“CEOs are challenged by being at the top of their organizations, says Wakeen.”Who can they talk to? The isolation can be very real.”
The traditional assumption is that leaders are born. “If all we had were born leaders, there would be very few of them to go around. Leading has a challenge. It is a learned skill,” says Wakeen.
Being at the forefront of leadership development for years, Wakeen believes in the importance of identity as a driver of decision-making. “Behind every business decision, there is a personal decision being made,” says Wakeen. “Why leaders make certain decisions is as important as the decision itself.”
“Oftentimes, CEOs assume that they must have all of the answers. They make the decisions. Others follow. The truth is, the more a leader shows his or her humanity, the more people will follow them.”
Equipped with a unique assessment tool designed for CEOs, executive leadership, and management teams, Playbook identifies what a leader believes about his/ her leadership and what evaluators’ experience. The gap between the two is where the traction is. Playbook begins every assignment with this assessment then builds a plan based on the results. The plan includes leadership coaching and development and re-evaluation near the end of the assignment. “It is a metrics-based approach. You can see the improvement in leadership effectiveness in the numbers.”
“One of the common mistakes is to think that high-performing people can be good leaders. That isn’t always the case,” remarks Wakeen.
For one client, Playbook was tasked with developing the President to be the next CEO of the company. It was a tall order. “This guy was brilliant, but was highly protective and controlling,” states Wakeen. When he saw his benchmark results, he had an ‘aha moment’ in which he realized that he could multiply his effectiveness with specific changes to his approach. The effect was to be able to better leverage his team’s effectiveness. “We devised a plan which showed him a path forward, to a more enlightened way of leading. His leadership team noticed. “That’s what we are going for,” says Wakeen, “Self–motivated, visible change in behavior.”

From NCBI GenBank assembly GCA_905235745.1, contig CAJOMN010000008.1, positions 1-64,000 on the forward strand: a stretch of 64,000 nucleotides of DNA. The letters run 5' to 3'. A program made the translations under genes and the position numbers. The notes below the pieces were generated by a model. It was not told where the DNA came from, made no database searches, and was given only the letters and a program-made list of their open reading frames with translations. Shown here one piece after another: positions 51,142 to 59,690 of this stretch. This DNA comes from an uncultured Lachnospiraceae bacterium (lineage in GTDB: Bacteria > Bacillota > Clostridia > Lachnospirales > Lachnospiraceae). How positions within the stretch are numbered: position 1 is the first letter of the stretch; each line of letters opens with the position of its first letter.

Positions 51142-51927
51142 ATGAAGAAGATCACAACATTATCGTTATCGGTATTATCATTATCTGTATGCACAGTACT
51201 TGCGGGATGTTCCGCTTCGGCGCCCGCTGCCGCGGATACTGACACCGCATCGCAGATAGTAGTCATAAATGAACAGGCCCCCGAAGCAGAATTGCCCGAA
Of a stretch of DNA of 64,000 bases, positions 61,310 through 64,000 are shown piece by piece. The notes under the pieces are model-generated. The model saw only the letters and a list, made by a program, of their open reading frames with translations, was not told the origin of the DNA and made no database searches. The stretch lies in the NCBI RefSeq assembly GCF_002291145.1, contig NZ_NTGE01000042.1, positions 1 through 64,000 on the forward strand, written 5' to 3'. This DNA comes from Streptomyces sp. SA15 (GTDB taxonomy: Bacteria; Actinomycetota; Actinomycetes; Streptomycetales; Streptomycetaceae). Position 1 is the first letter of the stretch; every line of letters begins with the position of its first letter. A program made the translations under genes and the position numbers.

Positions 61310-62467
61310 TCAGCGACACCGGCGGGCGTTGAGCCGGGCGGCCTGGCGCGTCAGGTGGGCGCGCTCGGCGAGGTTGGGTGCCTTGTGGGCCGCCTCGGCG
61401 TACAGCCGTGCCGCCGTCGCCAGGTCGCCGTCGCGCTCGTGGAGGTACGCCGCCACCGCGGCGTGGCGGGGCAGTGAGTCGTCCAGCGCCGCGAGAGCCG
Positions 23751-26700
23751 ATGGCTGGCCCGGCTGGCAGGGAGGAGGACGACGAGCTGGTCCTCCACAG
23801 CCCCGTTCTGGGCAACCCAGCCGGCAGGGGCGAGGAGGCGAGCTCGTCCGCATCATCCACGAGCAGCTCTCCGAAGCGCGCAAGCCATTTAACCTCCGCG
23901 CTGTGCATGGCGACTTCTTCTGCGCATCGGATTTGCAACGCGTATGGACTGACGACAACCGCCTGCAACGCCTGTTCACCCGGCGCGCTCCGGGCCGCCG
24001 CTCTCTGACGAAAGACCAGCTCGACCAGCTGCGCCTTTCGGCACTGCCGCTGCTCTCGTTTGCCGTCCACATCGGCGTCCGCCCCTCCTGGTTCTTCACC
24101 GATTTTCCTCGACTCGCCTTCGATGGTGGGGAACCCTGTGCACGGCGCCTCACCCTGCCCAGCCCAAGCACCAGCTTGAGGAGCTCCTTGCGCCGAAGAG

The transformational change also occurs at the team level. By starting with the CEO, Level 1 leaders see the benefits, so Playbook’s assignments widen.
When leaders transform, their people can too. That is the cascading effect
That same Level 1 team described above became Playbook clients. The entire team took the benchmark assessment. Individually, they each had a specific action plan for improvement in their leadership. As a team, they came to understand each other better. Trust improved, as did the team’s performance. “A leadership team needs its own culture and value system. It has to be healthy,” states Wakeen. “It is like a parent-child relationship. Kids see when the parents are stressed or arguing. They derive confidence and security by experiencing a tight partnership between mom and dad. The same can be said for leadership teams. A strong leadership team is air-tight in its support and contribution to each other and employees’ notice. This is the cascading effect. From CEO to Level 1 and down the line. It’s an unspoken expectation that the leadership team guides employees with confidence. Without that, the culture can become very unproductive, even negative.”
While progressively moving toward a leadership development model, Playbook Coaching is focusing on programs involving individuals down the organization hierarchy.
The company has developed a new set of tools designed to build the culture of teams, with such modules as Accountability, Trust-building, Leading Through Change, and Systems Thinking, among other topics. It is also designing and facilitating group workshops with high-potential leadership cohorts to help develop Next Level leaders and has a growing network of executive coaches it can leverage for clients in any industry.
Intending to establish leadership effectiveness as an integral part of every organization, Playbook focuses intensely on growing its client base. Wakeen sums up, saying, “We aim to remind leaders how to become more effective by focusing on who they are and what drives their decision making. Better leaders make the world better.”